My day job is being CEO of Care Net Pregnancy Center of Dane County, which supports programs designed to help women and men who are dealing with an unexpected pregnancy.
Having experienced my own unexpected pregnancy at a very young age, I know firsthand that the support of others was vital to my success. Author Malcolm Gladwell talked about the myth of pulling ourselves up by our bootstraps. We don’t. Our success doesn’t happen in a vacuum; it happens because people come around and support and help us through difficult times.
Care Net operates several programs, and all of our services are provided free of charge.
First Care Clinic is an accredited medical facility that offers pregnancy tests, ultrasounds and STI testing and treatment for women. We can provide express BadgerCare enrollment which allows women to access prenatal care. When they walk out our door, they’re set up to have a better outcome for themselves and their baby.
We know access to transportation is a huge barrier to getting services. That’s why our clinic includes a mobile unit that goes out to four locations throughout Dane County, making it convenient for women to access our services no matter where they live.
The Elizabeth House provides housing to pregnant women who need a safe place to make a new start. Many of the moms are chronically homeless or in unsafe housing. While they’re with us, we don’t just provide room and board, we help them build the resources and skills they need to be successful.
These women need social resources, emotional resources. Some are struggling with mental health issues and many are from backgrounds that included verbal, physical, mental or sexual abuse. Our staff operates from a trauma-informed perspective.
We help our moms understand what healthy relationships look like. We also help them gain practical skills—time management, how to build financial resources, how to prepare healthy meals.
If a woman doesn’t have a high school diploma, one of their requirements to “graduate” from The Elizabeth House is getting that.
We also help our moms navigate housing. If they have past evictions, we help them clear their records. If they have a low credit score, we explain what that is and help them to improve it.
All moms—and dads!—can participate in our parenting classes—even if they’re not residents at The Elizabeth House. These include safe sleep, CPR, parenting skills and many other topics. And these classes are part of an incentive-based program: Parents can earn “points” to shop in our boutique to get all the supplies they need for their new baby.
A few years back we added a program for fathers because we recognized how critical it was for young men to get support and learn how to be great dads.
Eagle Harbor Apartments is another way we help meet critical housing needs in the community. This is workforce housing for 36 families and was designed to help people like our moms who struggle to afford housing in Dane County.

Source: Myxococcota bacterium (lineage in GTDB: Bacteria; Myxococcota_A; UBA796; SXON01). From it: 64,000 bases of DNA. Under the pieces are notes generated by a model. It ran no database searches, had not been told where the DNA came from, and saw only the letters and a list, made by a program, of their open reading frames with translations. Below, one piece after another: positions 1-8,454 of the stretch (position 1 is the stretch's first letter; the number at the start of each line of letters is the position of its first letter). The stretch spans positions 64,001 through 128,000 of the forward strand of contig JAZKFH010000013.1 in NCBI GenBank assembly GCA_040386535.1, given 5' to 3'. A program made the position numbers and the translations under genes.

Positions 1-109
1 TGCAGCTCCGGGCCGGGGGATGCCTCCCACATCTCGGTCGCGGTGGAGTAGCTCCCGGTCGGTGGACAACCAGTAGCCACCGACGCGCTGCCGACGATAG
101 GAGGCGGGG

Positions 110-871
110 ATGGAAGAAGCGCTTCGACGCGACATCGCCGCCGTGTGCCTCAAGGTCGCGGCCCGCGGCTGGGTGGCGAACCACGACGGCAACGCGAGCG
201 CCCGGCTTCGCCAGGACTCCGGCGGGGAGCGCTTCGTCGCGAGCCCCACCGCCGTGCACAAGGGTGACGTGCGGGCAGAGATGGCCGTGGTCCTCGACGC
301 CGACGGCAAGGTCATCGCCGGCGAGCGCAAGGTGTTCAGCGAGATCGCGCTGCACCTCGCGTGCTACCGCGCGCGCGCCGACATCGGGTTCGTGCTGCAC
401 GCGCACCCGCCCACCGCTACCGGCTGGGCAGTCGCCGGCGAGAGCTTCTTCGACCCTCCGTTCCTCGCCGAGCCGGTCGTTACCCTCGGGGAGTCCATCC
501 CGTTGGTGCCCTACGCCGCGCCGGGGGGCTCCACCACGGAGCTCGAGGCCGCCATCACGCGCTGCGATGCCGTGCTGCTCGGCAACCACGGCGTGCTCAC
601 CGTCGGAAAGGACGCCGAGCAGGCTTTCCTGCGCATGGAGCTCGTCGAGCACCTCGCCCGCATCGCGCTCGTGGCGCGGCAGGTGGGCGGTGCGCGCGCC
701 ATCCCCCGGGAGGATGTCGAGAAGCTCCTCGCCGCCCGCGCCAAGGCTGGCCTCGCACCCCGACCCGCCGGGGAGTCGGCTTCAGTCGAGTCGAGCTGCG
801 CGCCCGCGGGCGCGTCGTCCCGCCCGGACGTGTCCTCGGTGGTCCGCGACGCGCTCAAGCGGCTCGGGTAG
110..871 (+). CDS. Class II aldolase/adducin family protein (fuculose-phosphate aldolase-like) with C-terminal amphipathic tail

Because of my own experiences as a single mom who went through a pregnancy alone, I know how isolating and lonely that can feel. It’s why I’m so excited to work for an organization that provides a home and support for women who face the challenges I did.
My most memorable caffeine experience is the Tasters Choice coffee I discovered when I was about 13. I just fell in love with it—it tasted incredible to me. I remember figuring out how to add just the right amount of cream and sugar to make a 13-year-old happy and sitting down to enjoy it with a book. It was the best experience in the whole world.
About 10 years ago, I thought I’d try another Tasters Choice, fully expecting it to still be amazing. It wasn’t!
My current caffeine of choice is Gevalia coffee.
My favorite place for caffeine is having a cup of coffee that was made in my own coffee pot. I drink it while I’m doing my morning devotion.
The people I’d love to share a cup of caffeine with fall into two categories.
If I were picking someone I could never meet, it would be Laura Ingalls Wilder. She was a huge influence in my life. Growing up in a dysfunctional home without good role models, the Ingalls became my role model of a healthy family.
They overcame so much hardship but worked together, loved each other throughout and stayed positive. That was such a powerful model for me.
I got to visit her house in Rocky Ridge once. The kitchen was tiny! I can just imagine sitting on her porch and sharing a cup of coffee.
If I were to pick someone living, I’d like to have a cup of coffee with someone who needs someone to talk to. Just some everyday person who was dealing with something and needed a listening ear.
World problem that could be solved with the right amount of caffeine: This isn’t exactly a problem, but I’d think it’s good for us to sit down and drink a lot of coffee with people who don’t think exactly like we do. We can try to understand their perspective and why they think or feel the way they do. If we spend a little time with someone, things become a lot clearer.
It makes me think of a book by Ann Tyler, A Patchwork Planet, which explores the way we’re influenced by things that happen to us.
Too often we judge people so quickly, without having the slightest idea what’s behind their words or actions. If we tried to be more open-minded and nonjudgmental, I think we’d see people differently and come to different conclusions.